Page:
Bernardo M. Villegas
Articles  >> more topics
A Young LGU Official’s Story (Part 3)

             The story of Joet Garcia continues.  His political journey was from Mayor of Balanga City to a member of the House of Representatives and at present a Governor of the whole province of Bataan.  In his new role as Governor, he has the opportunity to further implement the principle of solidarity in helping the various municipalities of the province of Bataan both to do whatever they can do on their own, without help from above, and what they must accomplish in cooperation with one another.  This is always the challenge for leaders to balance the principle of subsidiarity and that of solidarity, the principle of self-reliance and that of always thinking of the common good. As Joet said in his Commencement Address, “…after a year I realized heading a provincial government is so different from managing a city or pursuing advocacies in Congress.  There are numerous issues and concerns at the provincial level, accompanied by a distinct set of mandates.  It also involves dealing and collaborating with all mayors in the province (which can be a challenge).  But if you’re successful, programs will benefit not only one locality but the whole province.

            In the second article of this series, I already referred to the dire consequence of the lack of coordination of those at the national level who were responsible for planning and building the iconic Cordoba-Mactan bridge in Cebu and the LGU heads of the surrounding municipalities.  It takes no time at all to cross the bridge but it takes hours to reach the bridge from the different municipalities because there was no planning on how to build wider roads to approach the foot of the bridge.  As I wrote, it would be disastrous if the 30-kilometer bridge that will connect Cavite to Bataan through Corregidor will not be connected to the various municipalities that will be traversed by the bridge through sufficiently wide roads.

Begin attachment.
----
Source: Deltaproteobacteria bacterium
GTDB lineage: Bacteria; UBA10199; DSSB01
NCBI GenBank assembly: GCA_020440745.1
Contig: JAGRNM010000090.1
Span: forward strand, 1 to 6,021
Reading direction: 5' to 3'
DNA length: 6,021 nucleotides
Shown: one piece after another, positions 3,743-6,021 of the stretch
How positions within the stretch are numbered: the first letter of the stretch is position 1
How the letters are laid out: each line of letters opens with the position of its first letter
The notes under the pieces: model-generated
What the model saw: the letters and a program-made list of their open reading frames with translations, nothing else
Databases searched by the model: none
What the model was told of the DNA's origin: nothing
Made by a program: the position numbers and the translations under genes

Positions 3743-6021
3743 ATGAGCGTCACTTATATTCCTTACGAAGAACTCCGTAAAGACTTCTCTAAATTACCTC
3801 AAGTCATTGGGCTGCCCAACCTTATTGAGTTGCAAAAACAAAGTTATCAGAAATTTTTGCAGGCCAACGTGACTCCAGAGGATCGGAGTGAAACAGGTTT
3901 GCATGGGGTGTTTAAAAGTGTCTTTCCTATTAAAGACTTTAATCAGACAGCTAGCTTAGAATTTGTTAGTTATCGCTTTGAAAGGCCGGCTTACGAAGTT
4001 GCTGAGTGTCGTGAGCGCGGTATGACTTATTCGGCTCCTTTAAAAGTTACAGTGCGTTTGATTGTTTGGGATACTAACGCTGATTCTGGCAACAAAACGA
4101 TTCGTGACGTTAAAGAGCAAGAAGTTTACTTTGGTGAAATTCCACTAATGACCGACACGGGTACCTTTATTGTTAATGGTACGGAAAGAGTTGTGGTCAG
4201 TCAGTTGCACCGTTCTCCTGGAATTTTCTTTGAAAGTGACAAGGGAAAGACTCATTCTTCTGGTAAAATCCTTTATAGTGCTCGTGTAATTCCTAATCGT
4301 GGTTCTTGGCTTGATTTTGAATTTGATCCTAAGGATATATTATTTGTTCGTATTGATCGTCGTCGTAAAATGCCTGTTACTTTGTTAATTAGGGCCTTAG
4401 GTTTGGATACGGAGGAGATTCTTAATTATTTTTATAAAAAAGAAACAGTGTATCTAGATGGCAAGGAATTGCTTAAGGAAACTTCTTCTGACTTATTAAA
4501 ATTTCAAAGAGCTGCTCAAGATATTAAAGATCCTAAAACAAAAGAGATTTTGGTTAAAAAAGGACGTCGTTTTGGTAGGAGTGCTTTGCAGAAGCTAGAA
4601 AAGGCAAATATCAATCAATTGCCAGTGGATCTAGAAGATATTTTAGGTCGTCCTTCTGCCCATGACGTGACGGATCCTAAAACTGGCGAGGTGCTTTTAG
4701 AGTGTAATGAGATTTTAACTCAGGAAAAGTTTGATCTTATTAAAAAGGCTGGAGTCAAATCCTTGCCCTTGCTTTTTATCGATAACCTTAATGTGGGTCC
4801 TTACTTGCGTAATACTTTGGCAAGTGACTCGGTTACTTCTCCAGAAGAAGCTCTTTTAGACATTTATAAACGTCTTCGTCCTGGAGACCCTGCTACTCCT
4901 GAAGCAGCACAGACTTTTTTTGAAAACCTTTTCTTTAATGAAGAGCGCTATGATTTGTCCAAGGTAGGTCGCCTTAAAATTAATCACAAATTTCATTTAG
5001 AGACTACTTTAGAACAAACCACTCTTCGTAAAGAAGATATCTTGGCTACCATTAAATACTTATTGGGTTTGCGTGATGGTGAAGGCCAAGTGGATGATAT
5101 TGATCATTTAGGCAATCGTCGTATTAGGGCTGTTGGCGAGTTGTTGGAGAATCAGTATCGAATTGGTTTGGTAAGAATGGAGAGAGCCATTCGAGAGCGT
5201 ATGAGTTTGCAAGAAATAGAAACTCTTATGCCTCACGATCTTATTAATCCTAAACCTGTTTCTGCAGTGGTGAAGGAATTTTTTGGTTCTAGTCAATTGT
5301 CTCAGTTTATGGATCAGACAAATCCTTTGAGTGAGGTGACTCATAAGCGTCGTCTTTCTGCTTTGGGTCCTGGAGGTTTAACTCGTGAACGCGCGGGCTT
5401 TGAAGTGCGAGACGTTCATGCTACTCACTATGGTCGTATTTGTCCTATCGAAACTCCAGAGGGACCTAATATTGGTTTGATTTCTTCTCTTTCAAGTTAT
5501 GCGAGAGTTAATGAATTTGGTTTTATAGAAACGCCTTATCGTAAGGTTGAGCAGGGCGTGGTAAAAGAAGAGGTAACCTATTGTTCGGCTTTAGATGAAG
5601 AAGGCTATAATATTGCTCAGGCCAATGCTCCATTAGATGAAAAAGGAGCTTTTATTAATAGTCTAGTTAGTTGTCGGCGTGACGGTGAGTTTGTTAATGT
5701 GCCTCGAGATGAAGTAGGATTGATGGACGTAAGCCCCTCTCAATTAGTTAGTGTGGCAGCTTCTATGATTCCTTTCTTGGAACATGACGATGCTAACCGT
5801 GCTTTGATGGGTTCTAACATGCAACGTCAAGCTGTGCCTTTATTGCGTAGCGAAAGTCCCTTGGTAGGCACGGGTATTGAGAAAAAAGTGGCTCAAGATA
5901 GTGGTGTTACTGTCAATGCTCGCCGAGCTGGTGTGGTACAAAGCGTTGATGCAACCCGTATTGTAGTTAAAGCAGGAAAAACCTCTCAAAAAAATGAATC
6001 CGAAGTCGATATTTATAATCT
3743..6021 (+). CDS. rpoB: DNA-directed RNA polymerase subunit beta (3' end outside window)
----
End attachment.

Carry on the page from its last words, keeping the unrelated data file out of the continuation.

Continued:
Here, let me cite a more encouraging example.  Today, Iloilo is the most attractive city in the Visayas for relocating numerous businesses that are trying to avoid congested cities like Metro Manila and Metro Cebu. Just last September 28, 2023, Iloilo City received the award as second rank in government efficiency for highly urbanized citied during the Philippine Creative Cities and Municipalities Congress spearheaded by the DTI Competitiveness Bureau.    This happy situation for the Ilonggos did not happen by chance.  More than a decade ago, then Senator Frank Drilon exercised his leadership in Iloilo to convince the heads of the LGUs in the province of Iloilo to agree on a common long-term infrastructure plan.  Thanks to that effort of coordination and the willingness of the heads of the various municipalities to cooperate, Iloilo is now endowed with some of the most efficient infrastructures in the Visayas. The biggest real estate developers (e.g. Ayala Land, Megaworld, Vista Land, Double Dragon and many others) have invested in mega projects in Iloilo over the last decade or so.  Numerous new establishments in the BPO-IT and hospitality sectors have arisen in Iloilo almost overnight. As in the case of the Cavite-Bataan bridge, a future game changer will be the bridge that will be constructed from Iloilo through Guimaras island all the way to Bacolod.